After reading chapter 2 below, describe and define T&E. The post must be at least 260 words. voice your opinion professionally and courteously while backing up your opinions with facts and or data.
What is Acquisition Test & Evaluation?
What do you think of tests? Have you ever done any testing before? I love it when people say that they have no test experience. I disagree. Everyone taking this class has done a test before. Have you ever bought a car? Did you test drive it to see if you liked it? What about buying a mattress? Did you lay on it before you bought it? How about a couch?
In the world of acquisitions for the Department of Defense, we try to do some testing before we ever put a product out in the field. You are probably saying to yourself, “well that makes sense”, but we are talking about the government, aren’t we? We look at testing products at the beginning of a program and throughout the program to make sure it provides us what we want it to.
The Department of Defense does things in a process. Just like all the other acquisition classes you might have had, this one really shows you that it is all a process that programs must go through. We must follow the rules set out by DoD 5000 and some of the other important documents that guide how we do things. Or, we should follow the rules; if not, then we are in for a discussion
Why test? Well, to make sure that the system or product or service that the US Government or the Department of Defense pays for does work. That sounds simple, but it is rarely simple. There are stories of failures of product testing where the engineers and analysts and military had good intentions, but something went wrong.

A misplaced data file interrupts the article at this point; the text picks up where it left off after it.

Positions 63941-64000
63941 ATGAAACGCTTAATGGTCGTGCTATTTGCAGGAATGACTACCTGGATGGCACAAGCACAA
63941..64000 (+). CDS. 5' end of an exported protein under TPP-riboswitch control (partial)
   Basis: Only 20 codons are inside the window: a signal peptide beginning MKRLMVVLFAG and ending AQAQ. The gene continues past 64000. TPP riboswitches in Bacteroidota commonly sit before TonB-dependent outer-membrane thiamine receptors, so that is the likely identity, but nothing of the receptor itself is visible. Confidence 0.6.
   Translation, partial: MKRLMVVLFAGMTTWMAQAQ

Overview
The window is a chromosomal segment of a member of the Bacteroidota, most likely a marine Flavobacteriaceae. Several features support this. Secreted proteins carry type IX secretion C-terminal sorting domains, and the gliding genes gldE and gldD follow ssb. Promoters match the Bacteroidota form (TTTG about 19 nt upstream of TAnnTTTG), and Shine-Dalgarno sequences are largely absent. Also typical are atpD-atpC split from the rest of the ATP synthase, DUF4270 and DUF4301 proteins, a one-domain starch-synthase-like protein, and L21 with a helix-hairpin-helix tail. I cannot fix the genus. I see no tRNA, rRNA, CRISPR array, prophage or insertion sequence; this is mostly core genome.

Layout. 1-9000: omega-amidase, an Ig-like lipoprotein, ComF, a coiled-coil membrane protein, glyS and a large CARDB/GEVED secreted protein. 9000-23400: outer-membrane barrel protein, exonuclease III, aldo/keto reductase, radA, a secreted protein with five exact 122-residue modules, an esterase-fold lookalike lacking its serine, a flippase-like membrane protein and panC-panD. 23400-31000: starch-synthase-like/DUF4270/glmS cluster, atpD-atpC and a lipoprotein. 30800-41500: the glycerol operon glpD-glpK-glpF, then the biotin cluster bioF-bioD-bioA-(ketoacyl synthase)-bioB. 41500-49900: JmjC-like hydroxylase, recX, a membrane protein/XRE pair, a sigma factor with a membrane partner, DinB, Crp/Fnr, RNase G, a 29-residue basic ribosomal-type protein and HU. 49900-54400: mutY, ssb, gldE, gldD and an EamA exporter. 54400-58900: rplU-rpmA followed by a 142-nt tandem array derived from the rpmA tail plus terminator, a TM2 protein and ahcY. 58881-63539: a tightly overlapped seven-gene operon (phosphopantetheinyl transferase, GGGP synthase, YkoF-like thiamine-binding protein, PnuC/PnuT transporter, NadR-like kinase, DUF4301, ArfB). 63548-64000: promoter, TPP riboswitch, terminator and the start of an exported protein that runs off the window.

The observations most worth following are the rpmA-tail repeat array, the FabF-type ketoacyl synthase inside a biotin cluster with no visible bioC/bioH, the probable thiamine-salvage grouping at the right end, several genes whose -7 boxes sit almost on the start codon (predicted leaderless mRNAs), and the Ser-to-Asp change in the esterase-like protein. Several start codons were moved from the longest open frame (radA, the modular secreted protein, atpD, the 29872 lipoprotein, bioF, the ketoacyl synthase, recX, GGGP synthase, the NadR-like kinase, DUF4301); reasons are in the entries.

For instance, the Army made a tank that was so heavy that it could not move. It weighed over 70 tons. It just sat there when taken off the warehouse floor, and rolled slowly along the breaking cement, into the grass test field, where it sank.
Or, there is a test firing of 15 wired guided TOW missiles. The test firing was great. A soldier in a foxhole fired one after the other and the target was hit. Everyone was happy. Then it was tested on final time. The first time the test was in a nice green grassy pasture. The second time, which was under protest of wasting money for one more test, was conducted in the desert. The foxhole was dug out. The soldier fired the first one. What happened? Did you guess? The cloud of dust kicked up by the blast that the soldier could not see through the dense fog of dust. The missile missed the target. So did all the others. Oops was not enough to say to those who have developed the requirements for operational use of this weapon.
Those are stories from experience, long ago, for this professor who is writing this story. Do you have a similar story? Did you see or witness a failure of some system? Maybe a reader of Radio Frequency Identification or RFID tags on military equipment that failed to read each solder or weapon as they passed through a doorway into a warehouse. Things do fall apart in testing. They simply do not work in all operational environments. And it is the job of those working in this testing part of the acquisition process to find out where that failure point exists.
The “&” is a key part of this part of the military and civilian contracting and testing. The “and” part if the lynchpin of this field of study. How much evaluation do we must perform? This decision is usually made by a committee of experts looking at the range of computer simulated testing, mathematical model testing, data analytics of similar legacy systems, and the results so far of current testing.